Futility and Bargaining Power
Journal of Clinical Ethics. 1995 Spring; 6(1): 44-52.
...Whether they ultimately litigate or not, the way clinicians and families handle futility cases in the clinical setting is also shaped, to a degree, by their bargaining endowments. After characterizing bargaining power as a social power and describing the conditions in which it is likely to be used, I will explore the various endowments that participants in disagreements about futile interventions hold by virtue of the law. I then conclude that considering bargaining endowments and bargaining power will be as critical to any long-term solutions to futility problems as are normative ethical judgments.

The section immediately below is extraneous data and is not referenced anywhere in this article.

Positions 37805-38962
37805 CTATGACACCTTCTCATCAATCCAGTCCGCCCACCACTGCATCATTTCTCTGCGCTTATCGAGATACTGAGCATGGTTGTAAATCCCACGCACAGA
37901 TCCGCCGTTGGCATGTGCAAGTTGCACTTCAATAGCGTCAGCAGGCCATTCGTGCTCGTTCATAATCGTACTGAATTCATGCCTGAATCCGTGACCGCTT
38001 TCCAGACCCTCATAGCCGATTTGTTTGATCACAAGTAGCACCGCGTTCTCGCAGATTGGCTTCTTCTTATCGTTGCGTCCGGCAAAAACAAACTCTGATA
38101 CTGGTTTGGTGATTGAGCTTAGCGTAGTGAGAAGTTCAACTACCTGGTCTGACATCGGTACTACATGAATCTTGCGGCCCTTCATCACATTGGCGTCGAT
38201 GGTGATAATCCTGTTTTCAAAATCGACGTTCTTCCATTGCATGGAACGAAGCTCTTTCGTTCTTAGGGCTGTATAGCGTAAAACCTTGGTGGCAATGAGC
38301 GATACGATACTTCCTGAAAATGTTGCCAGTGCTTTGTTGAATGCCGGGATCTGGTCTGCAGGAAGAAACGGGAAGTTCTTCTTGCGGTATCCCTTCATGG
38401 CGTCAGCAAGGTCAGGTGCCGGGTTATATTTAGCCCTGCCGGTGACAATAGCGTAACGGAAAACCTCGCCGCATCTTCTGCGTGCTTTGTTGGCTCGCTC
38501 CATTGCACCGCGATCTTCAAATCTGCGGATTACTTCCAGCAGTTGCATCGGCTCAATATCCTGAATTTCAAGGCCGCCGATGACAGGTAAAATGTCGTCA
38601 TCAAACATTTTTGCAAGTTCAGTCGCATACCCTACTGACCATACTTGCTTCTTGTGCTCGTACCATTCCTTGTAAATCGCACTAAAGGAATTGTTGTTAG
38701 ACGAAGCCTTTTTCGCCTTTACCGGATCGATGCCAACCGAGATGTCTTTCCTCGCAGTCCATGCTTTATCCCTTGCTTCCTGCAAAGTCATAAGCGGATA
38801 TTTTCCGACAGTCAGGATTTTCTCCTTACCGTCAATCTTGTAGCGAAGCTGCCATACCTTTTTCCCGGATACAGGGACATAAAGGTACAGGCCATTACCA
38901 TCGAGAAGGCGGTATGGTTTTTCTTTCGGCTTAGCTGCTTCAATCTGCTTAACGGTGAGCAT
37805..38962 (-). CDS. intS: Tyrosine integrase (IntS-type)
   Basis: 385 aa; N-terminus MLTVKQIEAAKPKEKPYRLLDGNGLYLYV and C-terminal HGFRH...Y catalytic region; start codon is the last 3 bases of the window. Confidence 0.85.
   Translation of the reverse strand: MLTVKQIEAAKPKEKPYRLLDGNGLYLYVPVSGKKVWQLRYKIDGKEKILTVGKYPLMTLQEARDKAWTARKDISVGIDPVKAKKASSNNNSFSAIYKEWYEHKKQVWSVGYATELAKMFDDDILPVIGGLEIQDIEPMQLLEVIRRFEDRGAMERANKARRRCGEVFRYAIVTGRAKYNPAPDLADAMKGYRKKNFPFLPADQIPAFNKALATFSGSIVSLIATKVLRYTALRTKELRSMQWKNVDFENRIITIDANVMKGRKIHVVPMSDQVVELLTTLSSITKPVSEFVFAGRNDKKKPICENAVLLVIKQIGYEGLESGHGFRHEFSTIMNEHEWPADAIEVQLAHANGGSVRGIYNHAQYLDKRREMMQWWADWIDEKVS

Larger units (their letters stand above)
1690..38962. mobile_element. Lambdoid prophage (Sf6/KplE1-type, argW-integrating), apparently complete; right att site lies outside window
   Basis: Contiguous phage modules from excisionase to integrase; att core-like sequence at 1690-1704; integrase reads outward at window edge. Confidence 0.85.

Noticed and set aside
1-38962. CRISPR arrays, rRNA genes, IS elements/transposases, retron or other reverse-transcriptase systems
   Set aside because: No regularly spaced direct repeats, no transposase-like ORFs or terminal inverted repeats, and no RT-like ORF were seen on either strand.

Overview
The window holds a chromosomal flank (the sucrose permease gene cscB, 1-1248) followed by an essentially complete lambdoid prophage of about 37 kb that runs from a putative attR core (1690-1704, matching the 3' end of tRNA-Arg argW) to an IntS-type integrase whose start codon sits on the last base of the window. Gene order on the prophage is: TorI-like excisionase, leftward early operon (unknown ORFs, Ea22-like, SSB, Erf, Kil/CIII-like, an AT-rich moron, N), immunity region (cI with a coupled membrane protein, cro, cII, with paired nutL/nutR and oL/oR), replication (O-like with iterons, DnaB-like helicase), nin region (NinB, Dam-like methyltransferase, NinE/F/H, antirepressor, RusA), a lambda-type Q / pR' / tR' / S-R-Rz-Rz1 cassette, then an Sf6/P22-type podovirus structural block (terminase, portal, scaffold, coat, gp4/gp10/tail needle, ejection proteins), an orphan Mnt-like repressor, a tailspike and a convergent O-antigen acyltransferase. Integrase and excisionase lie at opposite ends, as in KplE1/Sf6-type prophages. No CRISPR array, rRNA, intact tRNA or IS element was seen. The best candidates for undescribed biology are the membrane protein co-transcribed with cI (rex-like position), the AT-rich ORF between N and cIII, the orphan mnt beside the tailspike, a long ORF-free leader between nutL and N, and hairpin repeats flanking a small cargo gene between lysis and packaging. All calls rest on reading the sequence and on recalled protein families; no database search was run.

Advance Directives; Allowing to Die; Anencephaly; Brain; Brain Death; Conscience; Death; Decision Making; Determination of Death; Dissent; Economics; Emergency Care; Family Members; Federal Government; Futility; Government; Hospitals; Institutional Policies; Law; Legal Aspects; Legislation; Life; Persistent Vegetative State; Physicians; Prolongation of Life; Power; Regulation; Resource Allocation; Resuscitation; Resuscitation Orders; Social Dominance; Standards; Terminology; Uncertainty;